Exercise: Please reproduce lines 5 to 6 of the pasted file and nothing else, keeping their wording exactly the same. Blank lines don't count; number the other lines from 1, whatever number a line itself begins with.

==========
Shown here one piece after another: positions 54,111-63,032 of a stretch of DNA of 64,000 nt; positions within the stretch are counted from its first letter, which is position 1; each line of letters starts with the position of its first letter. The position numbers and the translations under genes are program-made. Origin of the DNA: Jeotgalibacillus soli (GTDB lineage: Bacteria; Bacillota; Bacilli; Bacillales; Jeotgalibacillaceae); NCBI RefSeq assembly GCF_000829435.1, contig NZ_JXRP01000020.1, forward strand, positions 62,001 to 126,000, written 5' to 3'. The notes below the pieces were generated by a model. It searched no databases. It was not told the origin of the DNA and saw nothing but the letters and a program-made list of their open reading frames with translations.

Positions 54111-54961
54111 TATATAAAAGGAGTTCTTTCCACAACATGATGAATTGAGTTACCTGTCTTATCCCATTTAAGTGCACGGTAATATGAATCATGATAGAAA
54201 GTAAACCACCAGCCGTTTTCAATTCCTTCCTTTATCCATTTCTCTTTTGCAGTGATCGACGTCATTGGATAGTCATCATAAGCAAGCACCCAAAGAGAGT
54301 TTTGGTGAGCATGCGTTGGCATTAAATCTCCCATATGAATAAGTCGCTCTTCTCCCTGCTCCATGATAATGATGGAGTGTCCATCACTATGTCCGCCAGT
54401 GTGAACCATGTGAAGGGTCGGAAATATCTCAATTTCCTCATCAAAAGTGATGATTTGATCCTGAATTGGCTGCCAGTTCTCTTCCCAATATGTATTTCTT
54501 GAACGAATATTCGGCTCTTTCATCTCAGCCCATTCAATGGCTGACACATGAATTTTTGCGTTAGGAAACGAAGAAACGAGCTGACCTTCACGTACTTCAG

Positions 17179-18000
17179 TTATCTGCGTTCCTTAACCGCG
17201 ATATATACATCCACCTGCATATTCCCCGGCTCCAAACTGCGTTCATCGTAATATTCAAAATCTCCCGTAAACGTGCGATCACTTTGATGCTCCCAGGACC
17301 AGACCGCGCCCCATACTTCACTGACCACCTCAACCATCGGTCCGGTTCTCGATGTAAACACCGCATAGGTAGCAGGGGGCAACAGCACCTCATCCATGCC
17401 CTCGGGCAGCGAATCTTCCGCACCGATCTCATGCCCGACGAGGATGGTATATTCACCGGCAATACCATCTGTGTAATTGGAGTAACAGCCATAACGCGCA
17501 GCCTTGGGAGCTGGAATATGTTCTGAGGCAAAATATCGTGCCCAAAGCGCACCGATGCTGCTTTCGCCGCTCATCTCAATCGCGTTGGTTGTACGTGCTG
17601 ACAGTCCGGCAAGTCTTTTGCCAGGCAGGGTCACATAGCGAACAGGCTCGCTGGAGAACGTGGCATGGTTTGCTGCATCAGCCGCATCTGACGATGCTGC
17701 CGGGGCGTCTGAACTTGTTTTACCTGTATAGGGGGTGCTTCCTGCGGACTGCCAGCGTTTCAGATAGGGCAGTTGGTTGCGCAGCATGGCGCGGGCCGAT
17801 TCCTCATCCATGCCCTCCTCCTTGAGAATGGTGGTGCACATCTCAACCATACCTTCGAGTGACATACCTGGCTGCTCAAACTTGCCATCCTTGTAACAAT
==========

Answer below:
54301 TTTGGTGAGCATGCGTTGGCATTAAATCTCCCATATGAATAAGTCGCTCTTCTCCCTGCTCCATGATAATGATGGAGTGTCCATCACTATGTCCGCCAGT
54401 GTGAACCATGTGAAGGGTCGGAAATATCTCAATTTCCTCATCAAAAGTGATGATTTGATCCTGAATTGGCTGCCAGTTCTCTTCCCAATATGTATTTCTT